> A few equally lazy writers (Gary Wills on the Left and George Will on the right
> are the worst offenders) have an annoying habit of starting off a columns by
> As Professor Joseph Schmeaux says in his brilliant new book Brilliant New
> Book, “Yada yadda yadda…
> (Continue quoting for 7 paragraphs)
> … yadda yadda yadda”
> I couldn’t have said it better myself.
Does Garry Wills really do this that much? I know his work pretty well. I’m currently working through the twenty-first book that I’ve read by him. I’ve read all his articles in The New York Review of Books for over a decade now. I’ve just checked some online columns by him to refresh my memory, and he doesn’t do seven-paragraph quotations that I’ve noticed. Yes, often he starts a column by quoting one sentence from an author, particularly a classical Greek or Roman author or an early Christian writer. His columns often start out by sounding like meditations on single sentences from older authors, but they usually drop that format and become fairly standard comment and discussion of an issue. Garry Wills tends to have read everything on a subject he’s discussing, so it’s not surprising that he feels has to mention that some other author has distilled the issue to one sentence already.
This isn’t at all comparable to an author who plagiarizes material from other authors. I haven’t looked at the evidence of whether Coulter has done any plagiarism and can’t speak to it, but plagiarism doesn’t include acknowledged quoting of other authors. You may have some case to make that some lazy columnists stretch out their columns with acknowledged quotations from other authors, but you’d have to make that a separate accusation, since it’s quite a different thing from plagiarizing the other author.
I’m not particularly interested in defending Coulter as, in general, I don’t think much of her as a person, or as a political anylist. However, this “plagerism” seems to me to be more a restatement of news facts than plagerizing other peoples’ thoughts and claiming them as their own. Restating news facts is entirely different than claiming an analysis as your own. I will say that it is sloppy not to have cited the news sources, but this is hardly a smoking gun of plagerism.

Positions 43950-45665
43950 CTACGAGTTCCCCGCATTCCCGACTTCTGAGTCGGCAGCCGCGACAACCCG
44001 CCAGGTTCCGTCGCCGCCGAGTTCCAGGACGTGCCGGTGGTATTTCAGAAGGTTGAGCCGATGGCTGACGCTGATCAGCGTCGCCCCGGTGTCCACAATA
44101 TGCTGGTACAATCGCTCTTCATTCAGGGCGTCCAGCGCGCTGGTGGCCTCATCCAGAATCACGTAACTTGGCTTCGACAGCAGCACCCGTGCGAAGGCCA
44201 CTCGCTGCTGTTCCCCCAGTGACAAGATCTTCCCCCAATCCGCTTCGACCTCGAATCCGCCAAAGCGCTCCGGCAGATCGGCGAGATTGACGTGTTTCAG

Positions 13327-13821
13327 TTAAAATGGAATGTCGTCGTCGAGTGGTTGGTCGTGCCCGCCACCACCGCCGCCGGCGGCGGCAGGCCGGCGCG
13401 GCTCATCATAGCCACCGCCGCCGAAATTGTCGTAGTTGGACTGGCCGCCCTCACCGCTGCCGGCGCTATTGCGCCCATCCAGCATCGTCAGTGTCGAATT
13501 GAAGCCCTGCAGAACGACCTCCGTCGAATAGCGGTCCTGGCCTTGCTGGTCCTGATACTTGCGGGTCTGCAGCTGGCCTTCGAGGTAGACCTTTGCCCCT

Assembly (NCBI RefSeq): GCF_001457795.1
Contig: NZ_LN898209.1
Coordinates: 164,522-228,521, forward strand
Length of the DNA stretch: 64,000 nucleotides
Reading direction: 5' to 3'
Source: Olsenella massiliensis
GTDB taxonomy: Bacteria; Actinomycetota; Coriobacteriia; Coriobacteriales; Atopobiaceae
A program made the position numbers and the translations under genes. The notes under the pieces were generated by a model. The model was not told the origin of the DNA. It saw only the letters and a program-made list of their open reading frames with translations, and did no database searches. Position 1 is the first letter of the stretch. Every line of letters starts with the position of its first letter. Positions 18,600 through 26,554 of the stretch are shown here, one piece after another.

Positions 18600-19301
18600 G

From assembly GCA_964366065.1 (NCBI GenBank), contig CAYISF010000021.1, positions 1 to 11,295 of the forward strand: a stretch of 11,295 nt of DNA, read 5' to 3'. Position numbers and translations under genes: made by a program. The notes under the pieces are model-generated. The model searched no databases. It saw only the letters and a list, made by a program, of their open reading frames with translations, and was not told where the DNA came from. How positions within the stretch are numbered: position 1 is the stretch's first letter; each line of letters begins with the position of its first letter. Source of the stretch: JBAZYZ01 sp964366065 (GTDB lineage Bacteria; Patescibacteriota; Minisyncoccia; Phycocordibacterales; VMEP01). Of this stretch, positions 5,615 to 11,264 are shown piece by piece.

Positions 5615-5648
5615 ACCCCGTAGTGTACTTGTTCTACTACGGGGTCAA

Just like the Republicans trying to take down Clinton, find something real to charge the woman with, surely she’s actually done something. Half-baked accusations aren’t worth your time and she stands for a lot of onerous things, so talk about what she’s really doing – it’s far worse than this.
One of the additional links above offers the following as evidence of plagiarism:
In my view, those two passages do not constitute any evidence of plagiarism. The link claims the use of the word ‘saboteur’ in both is “a bit too forced in this particular instance to be mere coincidence.”
I think that was one of the weaker examples. Some other ones from the linked articles above:
Coulter: The massive Dickey-Lincoln Dam, a $227 million hydroelectric project proposed on upper St. John River in Maine, was halted by the discovery of the Furbish lousewort, a plant previously believed to be extinct.
Portland Press Herald: The massive Dickey-Lincoln Dam, a $227 million hydroelectric project proposed on upper St. John River, is halted by the discovery of the Furbish lousewort, a plant believed to be extinct.
From this link:
It seems like Coulter’s problem is a lack of attribution of sources and “restatement of news facts” (as one previous poster put it). However, it seems like she barely (if it all) restates the, and just quotes without attribution.
At this site it states that Coulter claims she made a list of diseases that have been treated with adult stem cells, but failed to attribute the list to an article by Planned Parenthood (that link includes the complete side-by-side comparison of their lists:
Maybe not deliberate plaigiarism, but definitely sloppy work. From the articles in the OP
So I think you can tell he probably isn’t fond of Coulter and her work in general. Some people might try to attack his accusation that way (He just doesn’t like Coulter!), but he does make a good point.
That definitely does happen, but if they’re lazy enough to borrow a chunk of another writer’s work, they should at least acknowledge that writer in the text, or a footnote/endnote.